Amongst modellers and enthusiasts trams get a bit of a mixed reception. Some enjoy pretty much anything that travels on rails, for others the fact that they are almost always single self contained units diminishes their train-ness and therefore the attraction. I like rails in the road, from the most basic of level crossings to dockside networks set in cobbles, there's something incongruous about them, they hold the promise of rail borne locomotion appearing in a mundane setting. Visiting Hay on Wye earlier this week I was pleased to find this gem for £1.49 in an Oxfam shop.
At first sight it's not hugely promising. The better railway books usually focus tightly on their subject, whether that be line, rolling stock or region; this one gives a general overview of tramways in the British Isles and Eire. However the writing is clear, interesting and authoritative; the pictures absolutely fascinate. There are absolutely no fillers just there to make up the weight, each image illustrates a feature of the tramways, each one tells a unique story, each one is visually attractive in its own right. My favourite is this one of a cable gripper car in London. To my mind it cries out to be modelled. Though this is the one that gets my motor running, the rest of the illustrations are similarly inspiring.
Tuesday, 17 September 2013
A mate of mine came round a few weeks ago, and after a while the talk turned to how well provided for we are these days not only by the big rtr players but also the manufacturers of kits and bits. It's been a while but I think the phrase he used was 'what would we do without Bachmann and Parkside these days?'. I must admit it set me thinking, but contrary bugger that I am, mostly about the good stuff from the past. I've made no secret that I prefer the Hornby Derby type two body moulding as a starting point for models than the Bachmann offering. I also have a soft spot for the Dublo plastic wagon bodies and the Airfix rolling stock kits. My latest stock project pleases me no end in that it's based on Triang offerings from the early sixties.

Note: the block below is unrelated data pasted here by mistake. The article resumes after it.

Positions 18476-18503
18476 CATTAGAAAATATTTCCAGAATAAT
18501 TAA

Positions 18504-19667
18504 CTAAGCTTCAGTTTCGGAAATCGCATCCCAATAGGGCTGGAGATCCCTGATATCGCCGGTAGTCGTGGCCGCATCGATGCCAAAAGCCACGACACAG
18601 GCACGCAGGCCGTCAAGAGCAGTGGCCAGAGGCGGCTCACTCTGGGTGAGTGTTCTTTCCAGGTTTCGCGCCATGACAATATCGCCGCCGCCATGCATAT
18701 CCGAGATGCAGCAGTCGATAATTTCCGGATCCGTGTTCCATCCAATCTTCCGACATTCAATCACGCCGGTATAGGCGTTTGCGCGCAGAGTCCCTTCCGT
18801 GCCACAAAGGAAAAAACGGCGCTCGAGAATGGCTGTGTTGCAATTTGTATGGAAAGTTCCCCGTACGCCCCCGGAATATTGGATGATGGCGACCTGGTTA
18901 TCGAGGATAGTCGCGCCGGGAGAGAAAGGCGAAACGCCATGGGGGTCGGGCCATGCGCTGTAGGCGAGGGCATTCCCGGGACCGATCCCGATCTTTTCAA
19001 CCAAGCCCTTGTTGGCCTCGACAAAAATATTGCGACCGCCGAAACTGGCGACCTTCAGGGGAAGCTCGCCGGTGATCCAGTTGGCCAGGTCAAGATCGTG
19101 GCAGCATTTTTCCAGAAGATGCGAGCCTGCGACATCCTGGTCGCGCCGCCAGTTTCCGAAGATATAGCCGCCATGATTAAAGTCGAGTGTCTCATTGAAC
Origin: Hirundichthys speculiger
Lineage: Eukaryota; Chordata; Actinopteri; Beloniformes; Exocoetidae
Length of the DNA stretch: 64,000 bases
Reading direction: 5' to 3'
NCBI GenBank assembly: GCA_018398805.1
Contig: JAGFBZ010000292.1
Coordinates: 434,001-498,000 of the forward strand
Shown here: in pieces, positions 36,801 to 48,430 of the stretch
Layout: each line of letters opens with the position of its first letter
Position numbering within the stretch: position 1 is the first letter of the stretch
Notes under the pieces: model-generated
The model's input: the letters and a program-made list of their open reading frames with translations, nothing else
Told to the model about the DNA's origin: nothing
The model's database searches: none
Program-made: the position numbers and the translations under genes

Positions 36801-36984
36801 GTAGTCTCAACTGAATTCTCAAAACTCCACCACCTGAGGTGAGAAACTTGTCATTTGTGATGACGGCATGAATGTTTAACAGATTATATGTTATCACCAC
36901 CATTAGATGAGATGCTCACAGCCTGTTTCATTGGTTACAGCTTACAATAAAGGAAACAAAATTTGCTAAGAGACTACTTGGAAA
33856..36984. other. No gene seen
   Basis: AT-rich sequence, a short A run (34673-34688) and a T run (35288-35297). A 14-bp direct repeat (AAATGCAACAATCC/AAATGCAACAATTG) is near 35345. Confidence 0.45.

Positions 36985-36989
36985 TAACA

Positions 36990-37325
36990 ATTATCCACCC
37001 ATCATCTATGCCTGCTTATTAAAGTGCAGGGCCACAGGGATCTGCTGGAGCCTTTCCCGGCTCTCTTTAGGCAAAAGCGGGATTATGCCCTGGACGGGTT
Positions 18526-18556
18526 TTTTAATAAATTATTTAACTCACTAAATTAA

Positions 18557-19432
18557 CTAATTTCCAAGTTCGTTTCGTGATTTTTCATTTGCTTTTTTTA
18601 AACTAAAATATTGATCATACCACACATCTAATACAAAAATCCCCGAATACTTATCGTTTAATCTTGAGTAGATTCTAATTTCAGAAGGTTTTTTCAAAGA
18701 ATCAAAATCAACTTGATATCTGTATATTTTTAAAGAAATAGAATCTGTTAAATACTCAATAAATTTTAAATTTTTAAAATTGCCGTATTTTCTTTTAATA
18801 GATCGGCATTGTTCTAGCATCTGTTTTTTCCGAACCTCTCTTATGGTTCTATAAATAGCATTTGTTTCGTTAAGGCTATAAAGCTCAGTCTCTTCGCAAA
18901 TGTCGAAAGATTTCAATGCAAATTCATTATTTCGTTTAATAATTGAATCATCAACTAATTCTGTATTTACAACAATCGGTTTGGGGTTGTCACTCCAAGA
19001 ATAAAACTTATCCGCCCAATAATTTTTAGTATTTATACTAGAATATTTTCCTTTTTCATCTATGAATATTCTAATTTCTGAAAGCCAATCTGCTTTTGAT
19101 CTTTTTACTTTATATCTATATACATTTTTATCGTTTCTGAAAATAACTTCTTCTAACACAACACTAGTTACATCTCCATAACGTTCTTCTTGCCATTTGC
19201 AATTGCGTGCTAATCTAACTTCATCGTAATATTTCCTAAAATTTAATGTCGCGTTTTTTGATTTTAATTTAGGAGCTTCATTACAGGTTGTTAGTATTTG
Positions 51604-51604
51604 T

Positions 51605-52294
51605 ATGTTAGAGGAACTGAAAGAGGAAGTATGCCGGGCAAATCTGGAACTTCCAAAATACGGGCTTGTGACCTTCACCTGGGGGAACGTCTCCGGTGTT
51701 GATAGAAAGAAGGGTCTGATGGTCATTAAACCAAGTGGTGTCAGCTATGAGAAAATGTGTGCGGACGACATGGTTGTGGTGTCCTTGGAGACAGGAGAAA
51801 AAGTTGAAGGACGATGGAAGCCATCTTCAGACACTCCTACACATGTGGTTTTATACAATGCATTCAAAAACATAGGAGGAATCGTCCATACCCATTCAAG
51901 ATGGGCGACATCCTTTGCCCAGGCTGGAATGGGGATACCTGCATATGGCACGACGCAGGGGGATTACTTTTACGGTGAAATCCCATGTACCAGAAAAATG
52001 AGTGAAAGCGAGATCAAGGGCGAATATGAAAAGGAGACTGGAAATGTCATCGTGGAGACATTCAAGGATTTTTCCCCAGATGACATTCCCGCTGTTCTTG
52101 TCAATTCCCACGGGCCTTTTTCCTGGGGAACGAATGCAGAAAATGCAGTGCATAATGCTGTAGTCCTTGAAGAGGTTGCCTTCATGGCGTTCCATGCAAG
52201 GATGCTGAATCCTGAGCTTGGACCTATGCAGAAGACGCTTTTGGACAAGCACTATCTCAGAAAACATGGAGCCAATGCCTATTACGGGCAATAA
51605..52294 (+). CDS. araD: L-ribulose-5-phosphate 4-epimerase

As the branch line on my layout Morfa is to be modelled in the throes of demolition I thought it a good idea if I provided the engineers with some lifting tackle. The crane is Triang's model of the Cowans Sheldon 10T hand crane, and is at the start of the tarting up process. The runner is a model I put together some years ago and uses the Triang single bolster as its basis. Though my example runs on a cut and shut Parkside underframe the model which inspired it was described as Having modified Airfix parts; which is close to where we came in.
Posted by Neil at 09:35
Friday, 26 July 2013
Since returning from Italy, the butterfly driving the decision making part of my brain has dictated that I add the railways of that country to my list of model making interests. The Yorkshire component in charge of the wallet opening mechanism had grave worries that it was going to get costly.
I'm not a naive newbie, there's almost fifty years worth of making trains under my belt, I've taken a keen interest in the overseas scene for many years now, but I still held this preconception that continental HO meant deep pockets and opening boxes. I'm pleased to say that this is wrong, that budget options are available, along with kits and components which enable model making in the style to which I have become accustomed.